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Classical Editor: Rob Barnett

RECORDING OF THE MONTH

 

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Nicolas FLAGELLO (1928-1994)
Piano Concerto No. 1 (1950) [28:48]
Dante's Farewell (1962) (orch. Anthony Sbordini) [13:43]
Concerto Sinfonico for saxophone quartet and orchestra (1985) [22:53]
Tatjana Rankovich (piano)
Susan Gonzalez (soprano)
National Radio Symphony Orchestra of Ukraine/John McLaughlin Williams
New Hudson Saxophone Quartet
Rutgers Symphony Orchestra/Kynan Johns
rec. Large Concert Studio, National Radio Company of Ukraine (Kiev), 22-26 June 2005; Mason Gross Performing Arts Center, Rutgers University, New Jersey, USA, 6 November 2004. DDD
NAXOS 8.559296 [65:28]



Website
: www.flagello.com

This is the second Flagello disc from Naxos. The first, reviewed here, included the hyper-romantic First Symphony. Like many another Flagello recording project this disc is due to Walter Simmons whose passionate yet objective advocacy for a generation of unfashionable American composers should be a matter of nationally treasured pride in the USA. You can read more about six of 'his' composers in the book "Voices in the Wilderness" (Scarecrow Press) an invaluable read for those with a sense of adventure in this repertoire. review

Flagello was born in New York City. The precocious young man soon came under the wing of another American late-romantic with Italian roots, Vittorio Giannini and studied with him at the Manhattan School of Music. In 1985 after many years as a composer and conductor he began to suffer from a degenerative illness and survived in tragic musical silence another nine years.

Going by the early Piano Concerto No. 1 Flagello's music is that of a tortured soul. Welts and wounds are exposed and the pain communicated. This is music of grandstand torment. The hyper-emotionalism and consistent heat of the writing leaves the listener suspended between Rachmaninov (Piano Concerto No. 3), Barber (the Essays) and Miaskovsky. As ever these are crude approximations but will give some idea of the realms of Flagello's expression. Flagello has no truck with trendy dissonance. He could not help making himself an outsider by writing a piano concerto like this in 1950.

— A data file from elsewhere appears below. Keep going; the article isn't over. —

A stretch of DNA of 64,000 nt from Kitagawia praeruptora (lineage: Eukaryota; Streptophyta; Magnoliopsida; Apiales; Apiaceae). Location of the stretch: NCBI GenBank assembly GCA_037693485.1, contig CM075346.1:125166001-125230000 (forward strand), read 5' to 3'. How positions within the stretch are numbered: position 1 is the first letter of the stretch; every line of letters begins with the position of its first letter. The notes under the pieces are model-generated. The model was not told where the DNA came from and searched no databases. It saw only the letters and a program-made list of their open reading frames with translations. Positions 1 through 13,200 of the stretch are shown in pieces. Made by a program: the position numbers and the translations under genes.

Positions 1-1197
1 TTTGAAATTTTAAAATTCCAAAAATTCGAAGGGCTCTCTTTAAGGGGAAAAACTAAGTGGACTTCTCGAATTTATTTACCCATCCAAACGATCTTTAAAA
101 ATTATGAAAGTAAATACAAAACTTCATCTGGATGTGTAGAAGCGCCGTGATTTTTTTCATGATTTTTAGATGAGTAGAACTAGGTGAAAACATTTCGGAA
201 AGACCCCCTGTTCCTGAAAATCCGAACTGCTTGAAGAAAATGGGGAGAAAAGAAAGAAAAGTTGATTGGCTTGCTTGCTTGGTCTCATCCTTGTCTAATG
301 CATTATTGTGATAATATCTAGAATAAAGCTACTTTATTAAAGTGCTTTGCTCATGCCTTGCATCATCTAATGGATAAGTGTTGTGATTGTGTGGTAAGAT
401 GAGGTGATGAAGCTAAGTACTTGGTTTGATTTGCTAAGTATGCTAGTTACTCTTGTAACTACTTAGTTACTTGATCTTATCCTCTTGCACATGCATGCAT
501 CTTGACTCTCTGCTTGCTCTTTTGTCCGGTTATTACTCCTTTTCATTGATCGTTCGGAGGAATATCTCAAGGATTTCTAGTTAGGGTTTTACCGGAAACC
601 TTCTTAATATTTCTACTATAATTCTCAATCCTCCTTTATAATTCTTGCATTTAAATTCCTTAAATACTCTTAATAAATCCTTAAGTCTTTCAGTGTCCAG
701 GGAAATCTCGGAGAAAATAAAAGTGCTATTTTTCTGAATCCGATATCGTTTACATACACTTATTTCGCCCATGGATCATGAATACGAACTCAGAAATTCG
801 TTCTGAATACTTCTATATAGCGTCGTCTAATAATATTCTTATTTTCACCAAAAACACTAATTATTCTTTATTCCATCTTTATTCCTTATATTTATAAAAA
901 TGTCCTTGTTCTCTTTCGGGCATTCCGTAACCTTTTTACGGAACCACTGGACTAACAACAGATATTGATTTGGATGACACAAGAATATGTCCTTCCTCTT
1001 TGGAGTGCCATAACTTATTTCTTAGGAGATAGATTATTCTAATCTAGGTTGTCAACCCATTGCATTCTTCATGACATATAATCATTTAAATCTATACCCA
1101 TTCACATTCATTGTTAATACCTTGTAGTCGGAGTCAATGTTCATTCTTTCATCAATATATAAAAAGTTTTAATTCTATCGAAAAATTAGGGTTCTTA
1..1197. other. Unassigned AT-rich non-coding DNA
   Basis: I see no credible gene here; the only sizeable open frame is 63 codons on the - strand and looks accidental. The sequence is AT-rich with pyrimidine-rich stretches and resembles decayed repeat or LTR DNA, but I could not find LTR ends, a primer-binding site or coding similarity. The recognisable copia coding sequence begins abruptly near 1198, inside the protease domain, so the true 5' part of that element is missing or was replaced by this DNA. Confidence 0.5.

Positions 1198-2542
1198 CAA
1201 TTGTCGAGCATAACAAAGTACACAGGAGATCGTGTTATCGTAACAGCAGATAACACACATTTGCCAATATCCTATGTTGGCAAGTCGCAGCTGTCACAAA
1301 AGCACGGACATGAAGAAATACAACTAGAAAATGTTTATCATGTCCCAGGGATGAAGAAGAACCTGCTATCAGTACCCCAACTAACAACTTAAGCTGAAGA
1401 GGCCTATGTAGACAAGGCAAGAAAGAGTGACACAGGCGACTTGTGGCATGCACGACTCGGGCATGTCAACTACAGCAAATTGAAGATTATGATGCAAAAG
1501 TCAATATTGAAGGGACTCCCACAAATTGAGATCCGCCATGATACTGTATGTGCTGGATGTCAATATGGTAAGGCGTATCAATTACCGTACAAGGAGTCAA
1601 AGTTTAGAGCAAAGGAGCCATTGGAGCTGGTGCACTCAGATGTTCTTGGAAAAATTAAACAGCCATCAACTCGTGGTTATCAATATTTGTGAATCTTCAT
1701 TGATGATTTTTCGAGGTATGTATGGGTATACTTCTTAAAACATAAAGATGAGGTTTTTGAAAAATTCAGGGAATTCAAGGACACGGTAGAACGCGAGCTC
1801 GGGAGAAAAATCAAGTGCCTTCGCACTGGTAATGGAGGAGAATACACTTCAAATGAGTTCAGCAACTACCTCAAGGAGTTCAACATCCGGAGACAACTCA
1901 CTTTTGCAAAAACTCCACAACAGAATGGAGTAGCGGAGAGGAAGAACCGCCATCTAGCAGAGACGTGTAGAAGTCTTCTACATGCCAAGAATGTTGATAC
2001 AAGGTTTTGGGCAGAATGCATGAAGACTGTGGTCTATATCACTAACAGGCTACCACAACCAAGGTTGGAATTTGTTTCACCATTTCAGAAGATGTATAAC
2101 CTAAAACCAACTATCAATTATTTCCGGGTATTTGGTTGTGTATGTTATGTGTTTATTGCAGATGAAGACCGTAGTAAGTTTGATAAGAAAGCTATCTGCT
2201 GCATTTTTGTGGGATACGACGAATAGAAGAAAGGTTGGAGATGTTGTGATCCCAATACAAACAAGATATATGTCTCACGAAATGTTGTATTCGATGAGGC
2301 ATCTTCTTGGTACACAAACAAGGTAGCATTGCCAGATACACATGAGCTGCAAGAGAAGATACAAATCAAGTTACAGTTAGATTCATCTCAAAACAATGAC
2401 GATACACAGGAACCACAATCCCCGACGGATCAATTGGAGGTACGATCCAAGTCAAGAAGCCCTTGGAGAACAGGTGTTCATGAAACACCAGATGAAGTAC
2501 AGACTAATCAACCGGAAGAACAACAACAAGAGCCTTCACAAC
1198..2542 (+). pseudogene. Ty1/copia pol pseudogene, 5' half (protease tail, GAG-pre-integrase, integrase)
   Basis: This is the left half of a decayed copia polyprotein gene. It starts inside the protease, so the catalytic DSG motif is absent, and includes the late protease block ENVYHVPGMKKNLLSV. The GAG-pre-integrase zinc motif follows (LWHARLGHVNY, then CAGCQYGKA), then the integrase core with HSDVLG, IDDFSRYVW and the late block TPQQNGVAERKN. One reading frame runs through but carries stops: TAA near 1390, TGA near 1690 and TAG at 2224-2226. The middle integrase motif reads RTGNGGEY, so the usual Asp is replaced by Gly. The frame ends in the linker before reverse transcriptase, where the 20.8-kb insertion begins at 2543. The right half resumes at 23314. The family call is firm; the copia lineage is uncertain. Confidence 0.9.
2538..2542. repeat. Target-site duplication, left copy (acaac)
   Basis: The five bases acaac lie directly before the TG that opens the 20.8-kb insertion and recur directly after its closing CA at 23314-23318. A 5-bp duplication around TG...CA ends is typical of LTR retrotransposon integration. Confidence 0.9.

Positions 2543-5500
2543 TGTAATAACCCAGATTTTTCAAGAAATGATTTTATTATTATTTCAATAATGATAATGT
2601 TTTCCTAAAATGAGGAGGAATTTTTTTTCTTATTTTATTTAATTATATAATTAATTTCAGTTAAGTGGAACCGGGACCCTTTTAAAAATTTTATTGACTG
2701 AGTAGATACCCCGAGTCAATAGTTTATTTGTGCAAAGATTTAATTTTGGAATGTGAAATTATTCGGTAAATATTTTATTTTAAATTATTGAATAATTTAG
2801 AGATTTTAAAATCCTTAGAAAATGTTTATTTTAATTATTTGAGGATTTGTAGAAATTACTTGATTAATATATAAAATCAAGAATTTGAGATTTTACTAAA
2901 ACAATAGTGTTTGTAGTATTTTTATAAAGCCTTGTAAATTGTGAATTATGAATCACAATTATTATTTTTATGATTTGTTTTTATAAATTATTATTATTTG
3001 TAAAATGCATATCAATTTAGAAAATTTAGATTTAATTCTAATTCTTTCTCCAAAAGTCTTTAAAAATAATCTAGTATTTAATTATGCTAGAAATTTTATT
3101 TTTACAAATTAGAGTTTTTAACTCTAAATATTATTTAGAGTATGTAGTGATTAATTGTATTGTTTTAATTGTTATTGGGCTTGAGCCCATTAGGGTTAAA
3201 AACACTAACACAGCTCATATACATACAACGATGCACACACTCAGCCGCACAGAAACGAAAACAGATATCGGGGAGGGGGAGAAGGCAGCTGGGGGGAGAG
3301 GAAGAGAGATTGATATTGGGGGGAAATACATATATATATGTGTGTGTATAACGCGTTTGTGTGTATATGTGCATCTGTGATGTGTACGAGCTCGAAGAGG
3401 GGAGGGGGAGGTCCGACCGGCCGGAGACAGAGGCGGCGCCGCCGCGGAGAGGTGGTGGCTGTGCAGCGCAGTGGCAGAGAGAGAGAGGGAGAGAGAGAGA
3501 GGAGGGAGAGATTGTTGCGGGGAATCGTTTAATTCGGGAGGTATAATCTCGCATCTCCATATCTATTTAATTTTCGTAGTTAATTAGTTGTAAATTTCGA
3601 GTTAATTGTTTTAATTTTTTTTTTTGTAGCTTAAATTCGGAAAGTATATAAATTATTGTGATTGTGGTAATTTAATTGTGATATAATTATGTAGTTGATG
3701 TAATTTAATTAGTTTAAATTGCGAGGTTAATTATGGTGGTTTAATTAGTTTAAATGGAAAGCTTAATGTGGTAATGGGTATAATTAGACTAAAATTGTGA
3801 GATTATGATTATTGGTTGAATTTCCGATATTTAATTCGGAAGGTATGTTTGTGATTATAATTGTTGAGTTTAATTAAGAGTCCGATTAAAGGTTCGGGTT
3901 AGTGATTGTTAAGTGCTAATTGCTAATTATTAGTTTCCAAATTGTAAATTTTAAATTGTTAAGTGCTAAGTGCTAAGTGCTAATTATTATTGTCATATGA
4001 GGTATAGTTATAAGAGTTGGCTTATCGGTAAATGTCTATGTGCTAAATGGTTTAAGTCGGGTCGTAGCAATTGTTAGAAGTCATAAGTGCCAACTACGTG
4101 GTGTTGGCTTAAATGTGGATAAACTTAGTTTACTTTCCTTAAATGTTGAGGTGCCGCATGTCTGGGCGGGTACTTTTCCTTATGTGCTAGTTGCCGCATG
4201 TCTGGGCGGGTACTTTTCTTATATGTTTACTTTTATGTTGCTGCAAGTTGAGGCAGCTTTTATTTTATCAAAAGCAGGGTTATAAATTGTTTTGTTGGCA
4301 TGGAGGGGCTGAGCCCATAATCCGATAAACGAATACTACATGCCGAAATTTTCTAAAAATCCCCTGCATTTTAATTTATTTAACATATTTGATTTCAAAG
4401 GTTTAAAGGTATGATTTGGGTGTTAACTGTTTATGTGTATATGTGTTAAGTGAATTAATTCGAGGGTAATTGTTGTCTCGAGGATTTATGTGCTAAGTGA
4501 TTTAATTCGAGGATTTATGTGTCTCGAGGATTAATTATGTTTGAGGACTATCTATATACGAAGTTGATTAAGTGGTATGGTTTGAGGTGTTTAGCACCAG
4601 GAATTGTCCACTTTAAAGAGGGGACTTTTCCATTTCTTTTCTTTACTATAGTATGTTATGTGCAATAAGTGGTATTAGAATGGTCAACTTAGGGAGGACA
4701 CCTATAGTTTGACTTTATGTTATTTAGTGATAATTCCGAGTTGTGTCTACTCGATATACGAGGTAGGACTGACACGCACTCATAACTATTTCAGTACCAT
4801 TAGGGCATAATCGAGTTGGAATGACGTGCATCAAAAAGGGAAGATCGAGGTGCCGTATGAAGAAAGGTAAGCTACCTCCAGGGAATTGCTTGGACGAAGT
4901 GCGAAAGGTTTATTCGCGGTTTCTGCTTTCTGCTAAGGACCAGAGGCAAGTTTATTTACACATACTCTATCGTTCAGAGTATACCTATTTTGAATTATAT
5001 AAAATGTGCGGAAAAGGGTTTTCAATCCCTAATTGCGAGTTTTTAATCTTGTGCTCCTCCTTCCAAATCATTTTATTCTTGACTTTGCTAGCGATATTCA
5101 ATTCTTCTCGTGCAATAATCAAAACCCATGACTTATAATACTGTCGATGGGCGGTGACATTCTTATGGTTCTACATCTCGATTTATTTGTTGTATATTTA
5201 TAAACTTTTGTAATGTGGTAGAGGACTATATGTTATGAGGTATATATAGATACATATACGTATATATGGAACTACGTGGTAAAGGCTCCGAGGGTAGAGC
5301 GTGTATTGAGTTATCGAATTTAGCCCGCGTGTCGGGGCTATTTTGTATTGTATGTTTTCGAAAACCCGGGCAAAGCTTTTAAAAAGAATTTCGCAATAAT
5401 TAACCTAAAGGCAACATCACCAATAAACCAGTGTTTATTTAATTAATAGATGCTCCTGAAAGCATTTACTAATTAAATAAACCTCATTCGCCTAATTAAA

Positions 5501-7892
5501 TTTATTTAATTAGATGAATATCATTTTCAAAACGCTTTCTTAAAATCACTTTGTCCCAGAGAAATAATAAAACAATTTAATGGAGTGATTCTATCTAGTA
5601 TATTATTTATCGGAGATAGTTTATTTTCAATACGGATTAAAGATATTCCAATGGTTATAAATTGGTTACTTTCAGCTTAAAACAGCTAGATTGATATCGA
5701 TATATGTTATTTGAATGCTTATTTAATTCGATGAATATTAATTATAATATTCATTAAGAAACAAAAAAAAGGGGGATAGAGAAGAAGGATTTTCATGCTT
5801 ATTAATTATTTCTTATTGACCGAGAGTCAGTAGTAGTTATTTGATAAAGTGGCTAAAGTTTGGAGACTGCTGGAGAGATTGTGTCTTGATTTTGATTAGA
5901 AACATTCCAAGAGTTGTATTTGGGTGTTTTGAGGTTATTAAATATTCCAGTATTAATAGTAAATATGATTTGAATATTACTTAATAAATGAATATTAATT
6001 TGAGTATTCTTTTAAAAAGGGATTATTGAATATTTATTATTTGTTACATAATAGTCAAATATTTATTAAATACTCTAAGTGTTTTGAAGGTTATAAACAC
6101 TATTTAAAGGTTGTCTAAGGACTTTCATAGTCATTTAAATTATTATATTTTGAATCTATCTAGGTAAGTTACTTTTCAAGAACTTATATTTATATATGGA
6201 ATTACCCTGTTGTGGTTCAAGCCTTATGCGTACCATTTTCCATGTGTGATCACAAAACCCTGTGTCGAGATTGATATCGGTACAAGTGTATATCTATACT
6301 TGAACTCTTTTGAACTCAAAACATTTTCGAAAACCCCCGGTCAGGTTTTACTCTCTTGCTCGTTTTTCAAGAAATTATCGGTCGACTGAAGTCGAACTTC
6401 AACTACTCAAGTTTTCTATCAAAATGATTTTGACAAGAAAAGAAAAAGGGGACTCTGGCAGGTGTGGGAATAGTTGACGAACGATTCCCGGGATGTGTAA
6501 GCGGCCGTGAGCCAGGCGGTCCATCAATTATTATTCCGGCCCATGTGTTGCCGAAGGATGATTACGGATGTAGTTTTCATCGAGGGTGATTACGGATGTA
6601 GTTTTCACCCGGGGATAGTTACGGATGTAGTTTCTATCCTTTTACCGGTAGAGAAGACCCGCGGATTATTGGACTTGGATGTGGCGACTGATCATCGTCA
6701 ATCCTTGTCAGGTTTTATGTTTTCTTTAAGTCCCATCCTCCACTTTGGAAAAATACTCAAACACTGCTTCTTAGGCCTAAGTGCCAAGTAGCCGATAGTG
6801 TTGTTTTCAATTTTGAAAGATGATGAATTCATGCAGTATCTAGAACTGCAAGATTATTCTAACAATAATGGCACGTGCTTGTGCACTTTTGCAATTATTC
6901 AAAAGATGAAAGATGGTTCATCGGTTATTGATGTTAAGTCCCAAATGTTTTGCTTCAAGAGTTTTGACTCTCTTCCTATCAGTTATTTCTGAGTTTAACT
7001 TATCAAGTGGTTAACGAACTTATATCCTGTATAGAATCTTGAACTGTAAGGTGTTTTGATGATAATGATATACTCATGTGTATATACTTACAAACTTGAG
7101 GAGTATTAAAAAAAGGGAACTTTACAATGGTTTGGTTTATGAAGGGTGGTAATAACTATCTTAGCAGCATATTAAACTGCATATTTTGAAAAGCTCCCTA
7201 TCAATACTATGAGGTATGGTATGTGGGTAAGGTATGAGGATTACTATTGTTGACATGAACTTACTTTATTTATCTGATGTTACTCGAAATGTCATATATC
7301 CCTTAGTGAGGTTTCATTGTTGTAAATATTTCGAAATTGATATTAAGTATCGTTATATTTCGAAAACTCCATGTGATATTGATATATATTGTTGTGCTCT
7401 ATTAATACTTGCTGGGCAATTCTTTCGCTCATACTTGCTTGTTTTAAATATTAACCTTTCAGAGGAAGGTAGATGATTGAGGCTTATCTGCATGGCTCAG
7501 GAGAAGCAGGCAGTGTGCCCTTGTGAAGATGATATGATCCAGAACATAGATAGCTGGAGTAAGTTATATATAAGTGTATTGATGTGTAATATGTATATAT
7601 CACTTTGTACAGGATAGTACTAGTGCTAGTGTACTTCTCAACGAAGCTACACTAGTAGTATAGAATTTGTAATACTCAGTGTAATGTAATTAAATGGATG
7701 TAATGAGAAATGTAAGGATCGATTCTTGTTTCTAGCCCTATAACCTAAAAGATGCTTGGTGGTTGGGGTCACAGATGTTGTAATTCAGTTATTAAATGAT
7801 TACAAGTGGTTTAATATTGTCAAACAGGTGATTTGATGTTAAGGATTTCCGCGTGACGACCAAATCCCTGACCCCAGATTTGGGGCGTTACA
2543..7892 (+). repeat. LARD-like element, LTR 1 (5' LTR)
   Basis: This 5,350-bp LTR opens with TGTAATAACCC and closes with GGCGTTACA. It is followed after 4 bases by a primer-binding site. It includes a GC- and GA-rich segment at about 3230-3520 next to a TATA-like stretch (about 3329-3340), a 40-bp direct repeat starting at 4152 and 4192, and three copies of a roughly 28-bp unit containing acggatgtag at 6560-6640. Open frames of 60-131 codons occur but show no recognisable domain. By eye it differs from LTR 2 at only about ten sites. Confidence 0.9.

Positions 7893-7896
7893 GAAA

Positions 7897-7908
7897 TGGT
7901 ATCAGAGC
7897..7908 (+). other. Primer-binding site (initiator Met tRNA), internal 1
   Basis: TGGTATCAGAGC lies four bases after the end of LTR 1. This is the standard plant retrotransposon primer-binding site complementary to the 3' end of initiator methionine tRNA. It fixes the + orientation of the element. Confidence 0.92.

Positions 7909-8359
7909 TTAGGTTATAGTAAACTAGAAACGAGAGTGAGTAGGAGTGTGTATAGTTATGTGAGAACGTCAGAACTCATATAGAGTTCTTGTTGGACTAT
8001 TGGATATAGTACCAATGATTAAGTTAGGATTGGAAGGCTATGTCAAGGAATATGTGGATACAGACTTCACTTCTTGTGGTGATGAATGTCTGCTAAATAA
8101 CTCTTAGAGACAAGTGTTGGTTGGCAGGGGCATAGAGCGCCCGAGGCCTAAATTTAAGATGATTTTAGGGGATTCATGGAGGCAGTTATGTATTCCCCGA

Tatjana Rankovich knows Flagello's music very well having recorded the other two concertos for Artek review She relishes and rejoices in the frankly gorgeous melody of the Andante. The sparky and triumphant (4:40) finale will delight Rachmaninov admirers. Unusually for a rare piano concerto this movement maintains a consistency of mood with all that has gone before.

Dante's Farewell is a volatile operatic scena, corrosively assaulting the senses, fulminant and accelerant in one. The style can be related to the superheated arias in Barber's grand opera Antony and Cleopatra. Susan Gonzalez sings this music with affection and flaming emotion. The text is by Joseph Tusiani and recounts, from the viewpoint of Gemma, Dante's wife, the great Italian poet's nightmare dilemmas and emotional angst. The words are printed in full. The orchestration was made at the request of the Flagello estate and is by Anthony Sbordoni. Knowing more than a few of Flagello's other works this adaptation strikes me as completely consonant with the authentic Flagello style and spirit.

The Concerto Sinfonico is Flagello's last completed work. Typically it confronts and articulates torment and beauty; listen to the harp and celesta backdrop at is 5:10 in the first movement which prepares the way for the exultation of 6:23 onwards. The work is lent vigour and grit by a certain stamping energy slightly redolent of William Schuman. Towards the end of the movement a vengeful hunt seems to drive the music onwards to a destination that is part abyss and part triumphant apotheosis. It's powerful stuff. The quartet act as hortator and participant. There is no sense of separation or commentatory role. It was first performed by the Amherst Quartet with the Buffalo Phil conducted by Semyon Bychkov in November 1985.

You will know by now whether this music is for you. It merits a wholehearted endorsement.

Rob Barnett

 



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